How BuzzFeed is Changing the Definition of News

26 Reasons Why The World Needs Instagram, Immigrant Parents Watch Keeping Up With The Kardashians, and Meet The Teen Sexual Assault Survivors Who Took On Their School District And Won are all stories BuzzFeed has published recently. To an outside viewer, these three headlines read like they could not possibly be from the same site–but BuzzFeed is working to change that perception.

By creating a mix of random “listicles,” viral videos, and serious political news stories via their BuzzFeed News arm, BuzzFeed has become an increasingly popular site for the American public. This rise in pop culture-journalism fusion has led to an important debate: do sites like BuzzFeed degrade the credibility and quality of journalism overall? I believe the answer is no.

First and foremost: people think of BuzzFeed as a social media platform. The social entertainment portion of the site allows anyone to write their own stories that mostly consist of lists or memes. However, the social media aspect exists separately from the outlet’s news arm.  

“BuzzFeed News” is a distinct site that has a staff of over 500 people around the globe that publish hard news. It has even been recognized as as an extremely high-quality news site, with one piece named as a finalist for the 2017 Pulitzer Prize for International Reporting.  

Together, these sites provide BuzzFeed with 200 million unique visitors per week, allowing the company to remain a top social media and news website in America and around the globe.

Despite this high viewership and critical acclaim from some, tensions concerning the level of real journalism BuzzFeed News produces heightened after a dossier was published containing allegations from a former British intelligence operative against President Trump in January 2017.  

Without confirming sources, BuzzFeed News decided to publish a 35 page dossier from a former British intelligence operative summarizing allegations made against President Trump from Russian agents.  

This unverified publication infuriated not only President Trump who called BuzzFeed News a,“failing pile of garbage,” but also other credible news organizations. CNN, for example, distanced itself from BuzzFeed in a statement, saying, “CNN’s decision to publish carefully sourced reporting about the operations of our government is vastly different than BuzzFeed’s decision to publish unsubstantiated memos.”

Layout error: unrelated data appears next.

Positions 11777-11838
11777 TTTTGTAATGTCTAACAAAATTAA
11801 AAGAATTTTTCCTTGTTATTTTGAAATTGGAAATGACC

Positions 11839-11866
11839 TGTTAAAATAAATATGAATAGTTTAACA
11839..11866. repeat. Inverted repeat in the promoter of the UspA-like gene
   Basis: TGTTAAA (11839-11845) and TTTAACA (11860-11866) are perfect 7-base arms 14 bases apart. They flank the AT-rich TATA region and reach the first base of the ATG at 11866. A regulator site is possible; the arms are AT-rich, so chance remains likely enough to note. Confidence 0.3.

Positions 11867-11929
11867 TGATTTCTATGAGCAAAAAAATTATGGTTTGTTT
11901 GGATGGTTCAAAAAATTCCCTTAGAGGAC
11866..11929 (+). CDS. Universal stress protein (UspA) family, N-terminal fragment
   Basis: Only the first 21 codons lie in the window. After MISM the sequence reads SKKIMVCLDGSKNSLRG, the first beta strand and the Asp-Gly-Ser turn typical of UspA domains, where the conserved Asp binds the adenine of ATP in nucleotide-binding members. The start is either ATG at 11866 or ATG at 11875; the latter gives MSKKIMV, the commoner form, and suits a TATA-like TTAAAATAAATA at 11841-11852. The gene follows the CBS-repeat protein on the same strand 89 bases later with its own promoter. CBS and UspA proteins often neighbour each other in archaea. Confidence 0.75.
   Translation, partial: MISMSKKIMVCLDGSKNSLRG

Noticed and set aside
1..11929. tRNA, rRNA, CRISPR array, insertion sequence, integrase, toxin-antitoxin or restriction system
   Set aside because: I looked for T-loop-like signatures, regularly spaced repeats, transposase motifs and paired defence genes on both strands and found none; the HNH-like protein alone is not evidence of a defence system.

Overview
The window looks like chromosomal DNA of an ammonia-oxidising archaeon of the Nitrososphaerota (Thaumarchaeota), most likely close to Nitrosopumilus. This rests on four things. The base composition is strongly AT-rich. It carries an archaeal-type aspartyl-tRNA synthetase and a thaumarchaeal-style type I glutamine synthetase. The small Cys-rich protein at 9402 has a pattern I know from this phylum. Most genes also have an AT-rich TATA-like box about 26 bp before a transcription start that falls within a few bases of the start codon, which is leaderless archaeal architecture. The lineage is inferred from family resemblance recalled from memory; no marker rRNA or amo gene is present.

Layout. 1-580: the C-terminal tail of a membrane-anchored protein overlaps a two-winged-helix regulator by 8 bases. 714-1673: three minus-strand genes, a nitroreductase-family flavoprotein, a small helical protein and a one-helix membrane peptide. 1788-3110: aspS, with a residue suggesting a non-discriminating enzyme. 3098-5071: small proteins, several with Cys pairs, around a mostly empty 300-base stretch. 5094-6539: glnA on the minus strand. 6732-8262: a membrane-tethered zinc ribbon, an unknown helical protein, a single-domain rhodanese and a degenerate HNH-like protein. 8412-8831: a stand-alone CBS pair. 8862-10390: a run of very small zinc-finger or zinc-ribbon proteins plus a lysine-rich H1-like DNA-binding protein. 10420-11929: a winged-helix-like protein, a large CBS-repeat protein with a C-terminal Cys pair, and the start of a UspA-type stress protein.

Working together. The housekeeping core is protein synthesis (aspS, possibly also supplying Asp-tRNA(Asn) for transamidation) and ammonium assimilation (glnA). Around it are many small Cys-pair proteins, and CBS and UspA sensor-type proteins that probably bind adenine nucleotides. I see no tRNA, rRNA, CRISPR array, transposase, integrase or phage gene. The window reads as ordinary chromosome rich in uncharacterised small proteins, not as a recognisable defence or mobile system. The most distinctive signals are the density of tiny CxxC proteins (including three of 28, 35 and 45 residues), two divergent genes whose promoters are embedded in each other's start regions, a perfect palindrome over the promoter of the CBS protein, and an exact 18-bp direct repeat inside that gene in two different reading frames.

But BuzzFeed saw the unverified information in a different light.

“In the long term, we all have to reckon with the reality that we’ve got to engage information that is out there–true and false–do our best to verify it and be as transparent as we can with our readers about what we know, what we don’t know and what we doubt,” BuzzFeed Editor-in-Chief, Ben Smith, stated in an interview with MSNBC about the controversy.

Buzzfeed News has also been under scrutiny for writing sponsored stories. By using “click-bait” titles, BuzzFeed gains viewers on these sponsored stories (for which the company gets paid per click). These stories have subtle messages to buy certain products or services.   

Though this principle applies to BuzzFeed as a whole, sponsored ads presented as news articles, BuzzFeed News are especially concerning.  Political ads can easily be mistaken for hard news which can, according to some, degrade journalism as a whole. A great American essayist, E. B. White, stated that sponsored stories in the news are, “an invitation to corruption and abuse. Wherever money changes hands, something goes along with it — an intangible something that varies with circumstances.”

Despite these flaws, a lot of the controversy surrounding BuzzFeed is merely a by-product of hatred towards millennials and millennial-targeted products. BuzzFeed News engages millennials in news in a way that other news sites do not. But, instead of seeing this as a positive, baby boomer journalists label Buzzfeed as frivolous, stupid news.  

Though some BuzzFeed stories labeled hard news may seem unimportant, they are generally the same positive news stories that give a pessimistic generation living in an era of consistently bad news. BuzzFeed helps keep journalism alive by making millennials care about news.

Indeed, there should be strict separation between art and news, and articles should be thoroughly vetted before being published as fact. But, as BuzzFeed News continues to separate itself from its social sister site in favor of informing millennials and others, it should be respected as a modern news source.

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